1896
Tornado destroys City Hospital in St Louis; emergency quarters are established in the House of the Good Shepherd. Cancer patients are turned away.
1905

St. Louis Skin and Cancer Hospital founded in the old Tuholske Hospital at 410 N. Jefferson Ave. to provide free cancer care to the poor.

1908
George D. Barnard, wealthy St. Louis businessman, donates $130,000 for a new building.
1910
The new 44-bed building is erected and renamed Barnard Free Skin and Cancer Hospital. The hospital is located at 3427 Washington Ave.
1915
Barnard dies and leaves the hospital much of his $2 million estate. In 1932, his widow dies and leaves $1 million in trust for the hospital.
1923
Mallinckrodt Institute of Radiology (MIR) is established with funding from the Rockefeller Foundation and the family of Edward Mallinckrodt Sr. The Institute is housed in partnership with Washington University School of Medicine.
1927
Radiology is endowed by the General Education Board and is established as a full-time department at Washington University.
1933
Evarts A. Graham, MD, Bixby Professor of Surgery and head of the Department of Surgery, performs the first successful pneumonectomy for lung cancer at Barnes Hospital.
1937
The National Cancer Act is passed, promoting government participation in cancer research and education and leading to the creation of The National Cancer Institute.
1940
E.V. Cowdry, MD, arrives at Barnard to serve as director of research.

Construction of first cyclotron devoted to medical and biological research begins under a grant to MIR from the Rockefeller Foundation. The cyclotron, which is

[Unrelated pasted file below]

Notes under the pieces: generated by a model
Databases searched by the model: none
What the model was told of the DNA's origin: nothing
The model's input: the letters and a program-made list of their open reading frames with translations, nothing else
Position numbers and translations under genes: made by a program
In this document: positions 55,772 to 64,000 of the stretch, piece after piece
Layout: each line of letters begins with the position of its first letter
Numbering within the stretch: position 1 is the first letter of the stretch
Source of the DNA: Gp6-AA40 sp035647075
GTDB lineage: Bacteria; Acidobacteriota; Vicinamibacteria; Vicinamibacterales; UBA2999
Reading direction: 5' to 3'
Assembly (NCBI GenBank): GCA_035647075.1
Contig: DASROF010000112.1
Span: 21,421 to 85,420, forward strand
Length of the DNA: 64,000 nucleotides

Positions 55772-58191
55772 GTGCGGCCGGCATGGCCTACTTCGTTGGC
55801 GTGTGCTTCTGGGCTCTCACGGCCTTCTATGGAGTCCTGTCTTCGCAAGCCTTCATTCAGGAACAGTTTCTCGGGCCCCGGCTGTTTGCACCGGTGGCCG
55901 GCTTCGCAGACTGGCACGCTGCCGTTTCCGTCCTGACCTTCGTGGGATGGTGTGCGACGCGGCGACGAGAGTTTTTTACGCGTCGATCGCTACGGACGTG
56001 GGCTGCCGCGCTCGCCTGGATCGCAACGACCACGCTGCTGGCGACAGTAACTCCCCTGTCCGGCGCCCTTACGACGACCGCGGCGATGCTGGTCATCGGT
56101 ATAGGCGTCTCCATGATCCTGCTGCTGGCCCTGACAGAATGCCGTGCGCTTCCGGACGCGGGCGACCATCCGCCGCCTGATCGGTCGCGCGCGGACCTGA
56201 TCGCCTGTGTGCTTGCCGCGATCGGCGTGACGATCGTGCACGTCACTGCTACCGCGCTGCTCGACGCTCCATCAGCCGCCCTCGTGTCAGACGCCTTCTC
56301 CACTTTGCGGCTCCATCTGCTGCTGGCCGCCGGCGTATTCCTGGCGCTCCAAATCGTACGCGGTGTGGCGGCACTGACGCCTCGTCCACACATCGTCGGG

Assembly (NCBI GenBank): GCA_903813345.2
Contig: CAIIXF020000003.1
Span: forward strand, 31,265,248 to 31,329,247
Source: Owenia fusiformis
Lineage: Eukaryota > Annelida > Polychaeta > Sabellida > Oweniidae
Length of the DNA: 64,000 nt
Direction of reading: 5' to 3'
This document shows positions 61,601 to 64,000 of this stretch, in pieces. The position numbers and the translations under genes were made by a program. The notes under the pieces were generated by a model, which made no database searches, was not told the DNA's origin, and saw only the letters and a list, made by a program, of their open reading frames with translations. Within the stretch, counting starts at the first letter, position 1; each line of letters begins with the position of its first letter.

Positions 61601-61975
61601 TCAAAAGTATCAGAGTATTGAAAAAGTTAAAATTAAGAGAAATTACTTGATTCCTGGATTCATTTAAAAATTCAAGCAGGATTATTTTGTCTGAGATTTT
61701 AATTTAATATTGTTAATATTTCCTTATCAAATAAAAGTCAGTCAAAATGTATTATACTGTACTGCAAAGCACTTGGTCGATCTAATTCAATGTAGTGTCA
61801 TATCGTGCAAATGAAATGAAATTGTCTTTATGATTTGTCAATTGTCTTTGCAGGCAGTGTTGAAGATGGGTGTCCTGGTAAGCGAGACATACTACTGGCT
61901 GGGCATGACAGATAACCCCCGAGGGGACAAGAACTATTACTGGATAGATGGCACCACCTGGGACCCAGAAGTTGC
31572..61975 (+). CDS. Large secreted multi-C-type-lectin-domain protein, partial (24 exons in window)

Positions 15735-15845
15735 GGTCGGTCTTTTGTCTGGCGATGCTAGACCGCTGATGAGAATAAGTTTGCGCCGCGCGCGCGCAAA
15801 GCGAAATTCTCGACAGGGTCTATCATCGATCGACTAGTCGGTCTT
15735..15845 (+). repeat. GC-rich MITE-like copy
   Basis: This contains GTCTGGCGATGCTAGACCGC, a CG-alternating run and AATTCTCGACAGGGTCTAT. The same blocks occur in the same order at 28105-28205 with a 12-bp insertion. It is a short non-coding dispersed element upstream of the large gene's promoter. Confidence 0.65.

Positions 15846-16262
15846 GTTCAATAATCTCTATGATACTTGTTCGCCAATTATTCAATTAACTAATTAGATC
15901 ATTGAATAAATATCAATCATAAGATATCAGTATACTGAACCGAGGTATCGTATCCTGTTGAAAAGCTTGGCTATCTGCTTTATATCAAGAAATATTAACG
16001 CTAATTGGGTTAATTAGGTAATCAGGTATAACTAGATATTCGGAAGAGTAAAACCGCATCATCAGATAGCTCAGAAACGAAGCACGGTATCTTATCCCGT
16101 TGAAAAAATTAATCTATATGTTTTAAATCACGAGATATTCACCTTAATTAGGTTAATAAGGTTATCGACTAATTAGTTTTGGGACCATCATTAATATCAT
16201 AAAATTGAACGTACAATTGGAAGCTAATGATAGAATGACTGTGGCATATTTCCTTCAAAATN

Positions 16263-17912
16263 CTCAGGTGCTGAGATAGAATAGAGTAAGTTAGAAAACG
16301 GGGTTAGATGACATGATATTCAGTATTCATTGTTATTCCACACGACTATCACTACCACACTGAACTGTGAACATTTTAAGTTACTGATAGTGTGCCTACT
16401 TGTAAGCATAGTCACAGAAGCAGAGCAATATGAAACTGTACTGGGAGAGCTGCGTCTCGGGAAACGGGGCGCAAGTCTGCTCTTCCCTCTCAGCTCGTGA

completed in 1941, first uses radioactive phosphorus for treating patients with leukemia and iron for doing tracer research.
1946
The first carbon-14 isotopes are released by the U.S. War Department for research to Barnard and MIR, where they are used in cancer studies.
1948
Cowdry transfers all basic cancer research to Washington University.

A cobalt 60 unit for higher energy radiation therapy is installed at MIR.
1950
Evarts A. Graham, MD, and medical student Ernst Wynder publish a landmark study in the Journal of the American Medical Association that reports nearly all victims of lung cancer have been long-time heavy cigarette smokers.

The Cancer Research Building at Washington University School of Medicine is completed. The Finkelnburg-Wernse Laboratory of Cancer Research, under the direction of E.V. Cowdry, MD, will occupy the top three floors of the building.
1951
Michel Ter-Pogossian, PhD, William Bernard, MD, and Henry G. Schwartz, MD, report the use of I-di-iodo-fluorescein for brain tumor detection.
1952
Barnard officially affiliates with Washington University School of Medicine. It shifts from an independently organized free cancer hospital to a university-affiliated, research-oriented teaching hospital.
1954
Barnard's new building at Washington University Medical Center is dedicated.
1956
Washington University School of Medicine becomes one of the early members of the NCI-sponsored SCSG through the leadership of Virgil Loeb Jr., MD.
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